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Minister says MMA should be recognised as a sport but government funding is ‘a long way away’

MMA “has been a phenomenon”, says Paschal Donohoe.

Minister for Transport, Tourism and Sport, Paschal Donohoe.
Minister for Transport, Tourism and Sport, Paschal Donohoe.
Image: Cathal Noonan/INPHO

MINISTER FOR TRANSPORT, Tourism and Sport, Paschal Donohoe, has hailed the remarkable success of Irish mixed martial arts star Conor McGregor, insisting that MMA should now be recognised as a sport in Ireland.

MMA does not receive any government funding as it is not recognised by the Irish Sports Council. That’s in spite of the achievements of the likes of McGregor, who is currently regarded as the sport’s biggest global star.

McGregor defeated Jose Aldo in December to become the UFC’s featherweight world champion. The 27-year-old Dubliner will aim to make history on 5 March by also clinching the lightweight title when he faces Rafael dos Anjos in Las Vegas.

“That’s a matter for the Sports Council themselves. They’re an independent body to government and they handle all matters in relation to governing and regulation — independent of the views of myself or my department,” said Paschal Donohoe in relation to the fact that the Irish Sports Council doesn’t currently recognise MMA – in an interview with TheJournal.ie.

“I think UFC, and mixed martial arts more broadly, has been a phenomenon across the world and increasingly so in Ireland, and I do believe that Conor McGregor is an extraordinary athlete.

“His recent, very short match with Jose Aldo I think is propelling him to an even bigger space and I know he has a very big fight coming up now in a few weeks, and he’s looking to make history by holding two belts in two different weights. I wish him the best of luck.”

Mixed martial arts in Ireland is currently overseen by the Irish Amateur Pankration Association [IAPA], which is recognised as the governing body for MMA in Ireland by the International Mixed Martial Arts Federation. The IAPA is currently a sub-committee of the Irish Amateur Wrestling Association [IAWA] — the Irish governing body for wrestling — but it does not receive any government funding.

For that to change, mixed martial arts — and by extension, the IAPA — would require direct Irish Sports Council recognition. John Kavanagh, the owner of Straight Blast Gym Ireland and head coach of Conor McGregor, currently serves as the President of the IAPA.

UFC 189 Mixed Martial Arts UFC featherweight champion Conor McGregor. Source: John Locher

“Mixed martial arts can only be entitled to funding if it is recognised as a sport. In order for it to be recognised as a sport, it’s something that the organisers of the sport themselves will want to see happen, and it’s something that the Sports Council themselves will have to decide on,” said Paschal Donohoe.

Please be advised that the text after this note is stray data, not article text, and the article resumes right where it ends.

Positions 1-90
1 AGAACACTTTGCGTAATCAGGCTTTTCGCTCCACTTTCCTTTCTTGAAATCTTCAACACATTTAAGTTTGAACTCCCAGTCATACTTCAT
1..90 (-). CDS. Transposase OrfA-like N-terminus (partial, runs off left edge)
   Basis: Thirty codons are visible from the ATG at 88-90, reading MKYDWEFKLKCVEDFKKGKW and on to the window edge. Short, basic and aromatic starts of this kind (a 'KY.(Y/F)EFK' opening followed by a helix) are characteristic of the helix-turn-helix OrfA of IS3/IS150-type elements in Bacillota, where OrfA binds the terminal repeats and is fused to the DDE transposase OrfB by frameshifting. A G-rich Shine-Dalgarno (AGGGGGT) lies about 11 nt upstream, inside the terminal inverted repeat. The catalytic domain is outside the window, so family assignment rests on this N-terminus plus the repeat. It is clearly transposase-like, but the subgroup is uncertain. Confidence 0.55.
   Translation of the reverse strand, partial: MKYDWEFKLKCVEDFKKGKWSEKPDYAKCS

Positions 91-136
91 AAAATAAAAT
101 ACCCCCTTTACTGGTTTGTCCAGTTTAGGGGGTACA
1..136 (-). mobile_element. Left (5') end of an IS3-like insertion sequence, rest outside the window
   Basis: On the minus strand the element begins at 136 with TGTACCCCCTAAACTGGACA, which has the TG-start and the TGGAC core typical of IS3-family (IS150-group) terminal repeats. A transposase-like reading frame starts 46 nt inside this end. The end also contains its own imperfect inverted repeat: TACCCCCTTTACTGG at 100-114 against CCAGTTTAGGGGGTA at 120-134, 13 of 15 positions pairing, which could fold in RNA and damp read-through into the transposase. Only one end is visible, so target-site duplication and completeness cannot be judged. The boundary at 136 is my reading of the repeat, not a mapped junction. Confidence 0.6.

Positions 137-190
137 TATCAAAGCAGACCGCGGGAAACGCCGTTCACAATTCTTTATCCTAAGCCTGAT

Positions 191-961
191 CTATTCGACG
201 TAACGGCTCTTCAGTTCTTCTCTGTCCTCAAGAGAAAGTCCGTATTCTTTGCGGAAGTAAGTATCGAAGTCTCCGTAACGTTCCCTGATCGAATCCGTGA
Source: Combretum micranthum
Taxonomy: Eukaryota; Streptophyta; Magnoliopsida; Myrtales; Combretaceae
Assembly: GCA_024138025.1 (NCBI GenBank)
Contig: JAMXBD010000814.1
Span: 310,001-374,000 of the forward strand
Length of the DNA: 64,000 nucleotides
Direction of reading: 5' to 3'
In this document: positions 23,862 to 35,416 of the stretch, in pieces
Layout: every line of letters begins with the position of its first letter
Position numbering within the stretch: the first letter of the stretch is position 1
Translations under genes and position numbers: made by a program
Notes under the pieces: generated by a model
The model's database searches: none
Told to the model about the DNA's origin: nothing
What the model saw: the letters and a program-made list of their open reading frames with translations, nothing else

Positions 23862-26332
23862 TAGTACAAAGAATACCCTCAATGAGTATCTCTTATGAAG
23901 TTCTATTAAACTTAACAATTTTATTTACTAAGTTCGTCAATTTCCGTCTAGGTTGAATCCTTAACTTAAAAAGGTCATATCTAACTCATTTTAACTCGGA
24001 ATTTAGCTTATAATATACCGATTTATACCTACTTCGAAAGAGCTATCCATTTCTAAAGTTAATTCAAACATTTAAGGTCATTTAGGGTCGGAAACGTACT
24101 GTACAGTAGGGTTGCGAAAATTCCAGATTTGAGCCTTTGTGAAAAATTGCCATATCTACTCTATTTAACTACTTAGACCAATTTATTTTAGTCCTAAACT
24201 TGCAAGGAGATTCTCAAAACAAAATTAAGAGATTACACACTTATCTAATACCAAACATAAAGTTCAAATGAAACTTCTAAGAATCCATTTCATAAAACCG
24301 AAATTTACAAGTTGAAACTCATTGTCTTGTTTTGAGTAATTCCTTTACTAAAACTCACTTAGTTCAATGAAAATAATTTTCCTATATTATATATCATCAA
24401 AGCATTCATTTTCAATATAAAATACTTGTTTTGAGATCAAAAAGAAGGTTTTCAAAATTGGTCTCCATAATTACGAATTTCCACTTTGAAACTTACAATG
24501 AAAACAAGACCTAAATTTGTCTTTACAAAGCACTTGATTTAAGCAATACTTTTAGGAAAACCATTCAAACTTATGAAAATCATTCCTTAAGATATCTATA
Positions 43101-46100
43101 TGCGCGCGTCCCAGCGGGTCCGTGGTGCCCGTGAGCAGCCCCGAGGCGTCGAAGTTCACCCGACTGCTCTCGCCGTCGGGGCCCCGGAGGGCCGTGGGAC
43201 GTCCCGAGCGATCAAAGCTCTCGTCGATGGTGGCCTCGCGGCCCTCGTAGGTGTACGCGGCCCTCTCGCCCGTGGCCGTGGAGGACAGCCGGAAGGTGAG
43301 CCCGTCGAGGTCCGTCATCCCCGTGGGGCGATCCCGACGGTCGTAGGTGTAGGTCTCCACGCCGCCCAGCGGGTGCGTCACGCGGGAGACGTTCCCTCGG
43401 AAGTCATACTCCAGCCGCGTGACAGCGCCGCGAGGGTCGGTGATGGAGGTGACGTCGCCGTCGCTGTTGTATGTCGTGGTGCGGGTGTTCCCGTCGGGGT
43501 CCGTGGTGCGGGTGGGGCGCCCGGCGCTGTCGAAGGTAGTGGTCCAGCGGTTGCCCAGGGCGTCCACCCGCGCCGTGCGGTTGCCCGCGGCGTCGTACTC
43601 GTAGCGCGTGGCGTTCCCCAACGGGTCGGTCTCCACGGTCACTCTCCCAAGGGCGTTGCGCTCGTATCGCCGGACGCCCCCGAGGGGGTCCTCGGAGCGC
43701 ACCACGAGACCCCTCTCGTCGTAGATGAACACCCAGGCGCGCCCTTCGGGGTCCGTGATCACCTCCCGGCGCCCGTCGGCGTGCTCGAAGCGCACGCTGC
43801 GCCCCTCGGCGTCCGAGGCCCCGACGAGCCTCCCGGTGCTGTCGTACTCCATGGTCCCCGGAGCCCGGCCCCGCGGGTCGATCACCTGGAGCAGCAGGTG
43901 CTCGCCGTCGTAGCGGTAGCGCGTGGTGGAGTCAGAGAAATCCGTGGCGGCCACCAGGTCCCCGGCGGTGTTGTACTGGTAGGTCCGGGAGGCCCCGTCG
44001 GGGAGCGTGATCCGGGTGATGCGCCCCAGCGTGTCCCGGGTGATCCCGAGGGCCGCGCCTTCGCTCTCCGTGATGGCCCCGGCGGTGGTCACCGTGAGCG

“I think we’re a long way away from that at the moment. My own view is that I do believe it is a sport. I do believe that it’s a very extreme support and it’s not to everybody’s taste. But I do believe it’s a sport because everybody who gets into the octagon does so on the basis of consent.

“It’s clear to anybody who looks at any of the fights that anybody who gets into that and does so on a professional basis is an extraordinarily conditioned and trained athlete, and they’re aware of the risks they take when they get into the octagon.

“And also, to an extent, if you look at the number of mixed martial arts gyms that are all over the country now, the growth of some of the codes within MMA, the amount of training that goes into it, the amount of interest it commands, people all over our country are deciding that it is a sport by wanting to watch it and train in it.

“It’s not something I can easily look at myself. There’s too much aggression in it for my own liking and I particularly struggle when I see a man or woman down on the canvas being hit repeatedly by somebody else.

“But all that being said, what McGregor has done and the way he’s moving himself forward is an extraordinary achievement for him. And while it’s not something I can easily watch myself, I understand why others enjoy it and I do believe it’s a particularly extreme sport that I think is likely to become a bit more mainstream in the coming years.”

John Kavanagh said: “As President of the IAPA, I’m delighted with the support we have received from the Irish Amateur Wrestling Association. We’re massively appreciative of their backing.

“Mixed martial arts has come a long way in Ireland. With Conor McGregor winning world titles and being recognised with nominations for things like the RTÉ Sports Person of the Year award, I’m confident the sport will continue to move forward in the right direction.”

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